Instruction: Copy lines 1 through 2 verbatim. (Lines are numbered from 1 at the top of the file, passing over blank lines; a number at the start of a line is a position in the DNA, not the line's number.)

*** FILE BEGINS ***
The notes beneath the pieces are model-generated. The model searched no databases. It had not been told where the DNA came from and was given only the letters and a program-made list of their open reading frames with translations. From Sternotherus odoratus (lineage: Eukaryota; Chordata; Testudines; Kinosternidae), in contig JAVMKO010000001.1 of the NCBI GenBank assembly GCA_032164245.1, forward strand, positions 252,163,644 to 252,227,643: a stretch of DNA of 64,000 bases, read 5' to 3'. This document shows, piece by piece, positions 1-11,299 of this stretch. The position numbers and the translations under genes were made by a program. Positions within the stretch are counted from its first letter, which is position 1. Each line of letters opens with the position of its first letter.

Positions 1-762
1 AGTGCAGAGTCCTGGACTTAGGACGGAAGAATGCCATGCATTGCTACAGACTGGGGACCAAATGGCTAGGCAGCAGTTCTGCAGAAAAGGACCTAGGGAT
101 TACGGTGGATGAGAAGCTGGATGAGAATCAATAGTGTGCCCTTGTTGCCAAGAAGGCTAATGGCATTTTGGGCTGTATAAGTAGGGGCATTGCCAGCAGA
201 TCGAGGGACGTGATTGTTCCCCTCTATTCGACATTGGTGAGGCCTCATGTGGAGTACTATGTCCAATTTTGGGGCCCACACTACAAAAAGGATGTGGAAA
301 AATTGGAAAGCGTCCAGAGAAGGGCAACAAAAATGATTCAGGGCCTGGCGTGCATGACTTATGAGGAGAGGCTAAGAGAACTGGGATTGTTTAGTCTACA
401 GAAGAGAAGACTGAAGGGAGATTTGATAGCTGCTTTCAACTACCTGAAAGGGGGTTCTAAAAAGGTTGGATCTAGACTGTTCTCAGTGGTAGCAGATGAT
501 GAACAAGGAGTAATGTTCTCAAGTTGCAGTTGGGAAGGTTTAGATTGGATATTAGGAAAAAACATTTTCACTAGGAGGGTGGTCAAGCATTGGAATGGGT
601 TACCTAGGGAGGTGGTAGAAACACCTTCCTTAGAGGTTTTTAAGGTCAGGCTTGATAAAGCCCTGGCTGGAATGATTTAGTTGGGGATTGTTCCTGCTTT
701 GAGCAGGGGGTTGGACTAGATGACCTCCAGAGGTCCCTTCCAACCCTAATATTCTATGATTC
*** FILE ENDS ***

The notes beneath the pieces are model-generated. The model searched no databases. It had not been told where the DNA came from and was given only the letters and a program-made list of their open reading frames with translations. From Sternotherus odoratus (lineage: Eukaryota; Chordata; Testudines; Kinosternidae), in contig JAVMKO010000001.1 of the NCBI GenBank assembly GCA_032164245.1, forward strand, positions 252,163,644 to 252,227,643: a stretch of DNA of 64,000 bases, read 5' to 3'. This document shows, piece by piece, positions 1-11,299 of this stretch. The position numbers and the translations under genes were made by a program. Positions within the stretch are counted from its first letter, which is position 1. Each line of letters opens with the position of its first letter.

Positions 1-762